One such possibility is to pay instalments based on the expected tax liability for the 2016 year. If there has been a significant decrease in income, this method may free up large amounts of cash that may otherwise have been tied up in instalment payments and only returned upon CRA processing of the 2016 personal tax return.
Where CRA's requested instalments are remitted, no instalment interest will be charged. Instalments based on 2016 taxes must be made equally by March 15, June 15, September 15 and December 15 to avoid instalment interest. If no payments were made for March and June, remitting payments for September and December can offset the late payment of the earlier amounts. Paying early, and/or paying more than the expected 2016 taxes, will reduce the potential of interest for late payments, and provide a cushion in case actual 2016 taxes exceed the estimated amount.
Action Item: Review your 2015 and expected 2016 tax situation to determine appropriate instalment payments.
LOOMING LIFE INSURANCE CHANGES: Changes Hit in 2017
2014 Federal Budget introduced major
life insurance taxation changes
that received Royal Assent (Bill C-43) on December 16, 2014. These changes take effect in 2017
however, there is still time to take advantage of the old rules if action is taken quickly.
The Exempt Test
Some insurance policies may offer the ability to generate investment earnings exempt from accrual taxation. This is particularly beneficial for
policies owned by corporations
, as investments outside the policy would be subject to non-active business tax rates (generally above 50%). There are, however, "exempt test" rules to ensure that this favourable tax treatment is not available to policies that are mainly investment vehicles with only an ancillary insurance element. This test will be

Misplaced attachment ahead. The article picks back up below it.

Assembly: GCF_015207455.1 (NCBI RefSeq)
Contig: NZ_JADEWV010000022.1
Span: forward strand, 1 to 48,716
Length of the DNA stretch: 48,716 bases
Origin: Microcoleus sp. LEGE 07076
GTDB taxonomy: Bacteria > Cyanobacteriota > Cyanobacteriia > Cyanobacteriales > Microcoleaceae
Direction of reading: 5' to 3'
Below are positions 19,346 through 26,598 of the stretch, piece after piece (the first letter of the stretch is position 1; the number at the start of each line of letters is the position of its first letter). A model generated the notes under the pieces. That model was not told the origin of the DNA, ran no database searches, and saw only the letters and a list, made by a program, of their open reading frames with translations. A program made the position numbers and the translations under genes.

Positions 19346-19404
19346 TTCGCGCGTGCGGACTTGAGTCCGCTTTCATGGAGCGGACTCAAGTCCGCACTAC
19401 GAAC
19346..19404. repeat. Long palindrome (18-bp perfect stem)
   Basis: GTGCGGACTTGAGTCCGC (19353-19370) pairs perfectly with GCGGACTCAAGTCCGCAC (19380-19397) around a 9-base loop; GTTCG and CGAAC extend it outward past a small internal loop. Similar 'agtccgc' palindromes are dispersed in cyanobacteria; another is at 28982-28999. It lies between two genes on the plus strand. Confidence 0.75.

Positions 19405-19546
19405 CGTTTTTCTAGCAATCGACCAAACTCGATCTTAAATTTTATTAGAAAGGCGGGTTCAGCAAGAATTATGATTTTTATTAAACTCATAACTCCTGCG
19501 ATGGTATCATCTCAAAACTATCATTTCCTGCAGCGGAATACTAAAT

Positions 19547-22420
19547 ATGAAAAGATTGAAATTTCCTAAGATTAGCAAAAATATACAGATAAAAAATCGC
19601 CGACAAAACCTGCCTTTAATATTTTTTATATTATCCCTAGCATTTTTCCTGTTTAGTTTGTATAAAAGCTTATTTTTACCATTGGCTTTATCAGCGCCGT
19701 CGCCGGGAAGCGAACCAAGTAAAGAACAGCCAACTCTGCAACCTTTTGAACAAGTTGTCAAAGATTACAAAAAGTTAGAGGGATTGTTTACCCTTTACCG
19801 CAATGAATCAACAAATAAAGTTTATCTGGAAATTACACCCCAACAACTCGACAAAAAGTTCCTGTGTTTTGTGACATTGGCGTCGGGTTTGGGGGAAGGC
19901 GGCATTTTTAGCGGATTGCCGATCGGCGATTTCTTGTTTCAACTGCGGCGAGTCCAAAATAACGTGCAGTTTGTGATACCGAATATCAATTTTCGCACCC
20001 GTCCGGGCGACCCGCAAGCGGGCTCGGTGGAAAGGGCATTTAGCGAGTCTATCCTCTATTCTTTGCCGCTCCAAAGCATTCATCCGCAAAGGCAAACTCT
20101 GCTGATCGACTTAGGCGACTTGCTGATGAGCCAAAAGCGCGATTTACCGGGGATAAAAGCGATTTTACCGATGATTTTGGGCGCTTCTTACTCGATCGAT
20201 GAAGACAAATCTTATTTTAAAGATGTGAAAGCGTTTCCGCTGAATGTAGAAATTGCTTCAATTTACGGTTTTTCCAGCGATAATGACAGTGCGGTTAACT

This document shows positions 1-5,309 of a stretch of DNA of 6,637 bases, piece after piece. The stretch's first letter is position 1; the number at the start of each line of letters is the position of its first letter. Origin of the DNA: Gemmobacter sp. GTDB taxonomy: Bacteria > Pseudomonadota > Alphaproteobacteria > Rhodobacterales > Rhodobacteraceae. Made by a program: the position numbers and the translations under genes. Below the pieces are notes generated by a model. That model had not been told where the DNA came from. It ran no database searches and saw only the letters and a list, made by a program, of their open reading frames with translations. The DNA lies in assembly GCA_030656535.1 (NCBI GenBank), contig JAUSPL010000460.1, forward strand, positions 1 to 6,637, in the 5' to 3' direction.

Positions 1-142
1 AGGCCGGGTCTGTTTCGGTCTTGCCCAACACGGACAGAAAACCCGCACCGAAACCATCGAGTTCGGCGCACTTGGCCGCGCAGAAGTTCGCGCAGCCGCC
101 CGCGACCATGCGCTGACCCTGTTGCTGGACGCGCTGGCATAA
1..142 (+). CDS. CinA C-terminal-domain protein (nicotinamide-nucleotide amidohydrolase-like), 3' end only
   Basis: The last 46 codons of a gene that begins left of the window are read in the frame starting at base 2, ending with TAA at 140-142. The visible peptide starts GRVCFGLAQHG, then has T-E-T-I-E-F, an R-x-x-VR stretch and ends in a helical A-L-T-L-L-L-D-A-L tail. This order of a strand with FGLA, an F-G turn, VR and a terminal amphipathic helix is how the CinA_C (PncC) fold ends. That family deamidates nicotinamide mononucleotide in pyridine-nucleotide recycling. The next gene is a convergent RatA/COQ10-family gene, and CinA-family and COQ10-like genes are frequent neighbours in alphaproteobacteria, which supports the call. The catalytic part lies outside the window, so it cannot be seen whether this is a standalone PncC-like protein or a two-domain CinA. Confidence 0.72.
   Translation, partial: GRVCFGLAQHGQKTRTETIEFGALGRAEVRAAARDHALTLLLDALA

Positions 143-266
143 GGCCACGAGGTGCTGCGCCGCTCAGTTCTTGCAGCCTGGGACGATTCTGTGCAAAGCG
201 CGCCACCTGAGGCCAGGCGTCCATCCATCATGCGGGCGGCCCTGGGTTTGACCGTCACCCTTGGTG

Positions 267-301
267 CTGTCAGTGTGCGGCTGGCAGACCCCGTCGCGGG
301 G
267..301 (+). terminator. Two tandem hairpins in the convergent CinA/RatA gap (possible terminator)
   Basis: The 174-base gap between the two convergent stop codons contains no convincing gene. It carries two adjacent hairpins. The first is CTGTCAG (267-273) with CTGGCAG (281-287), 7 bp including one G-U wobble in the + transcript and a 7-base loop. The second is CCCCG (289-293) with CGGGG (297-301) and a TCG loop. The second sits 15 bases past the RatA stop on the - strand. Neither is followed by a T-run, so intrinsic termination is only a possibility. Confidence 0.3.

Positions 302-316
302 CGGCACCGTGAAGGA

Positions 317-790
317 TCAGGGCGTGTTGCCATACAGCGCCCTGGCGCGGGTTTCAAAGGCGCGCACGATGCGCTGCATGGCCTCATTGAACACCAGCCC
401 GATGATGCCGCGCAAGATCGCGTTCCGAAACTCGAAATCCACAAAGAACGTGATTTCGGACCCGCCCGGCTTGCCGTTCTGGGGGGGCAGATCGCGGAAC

to reflect more recent
, to provide standardization across insurance companies and products, and to take into account the new products that have emerged in the marketplace over the last 30 years, such as
Changes to the "exempt test" will
many of the
available. Policies issued prior to 2017 will be grandfathered, and retain a larger window for cash accumulation and tax sheltering than will be available on policies issued after 2016.
Changes to the Adjusted Cost Basis (ACB)
A second major factor for policies issued post-2016 will be the impact on the capital dividend account (CDA) of
corporately owned policies
. The investment fund portion of a life insurance policy forms part of the death benefit payout, which may become an addition to the CDA. Dividends paid out of CDA to the shareholders are tax-free.
It is often assumed that the addition to the CDA will equal the full balance received on the death of the insured shareholder. However, the
addition to the CDA
is actually the death benefit (
), less the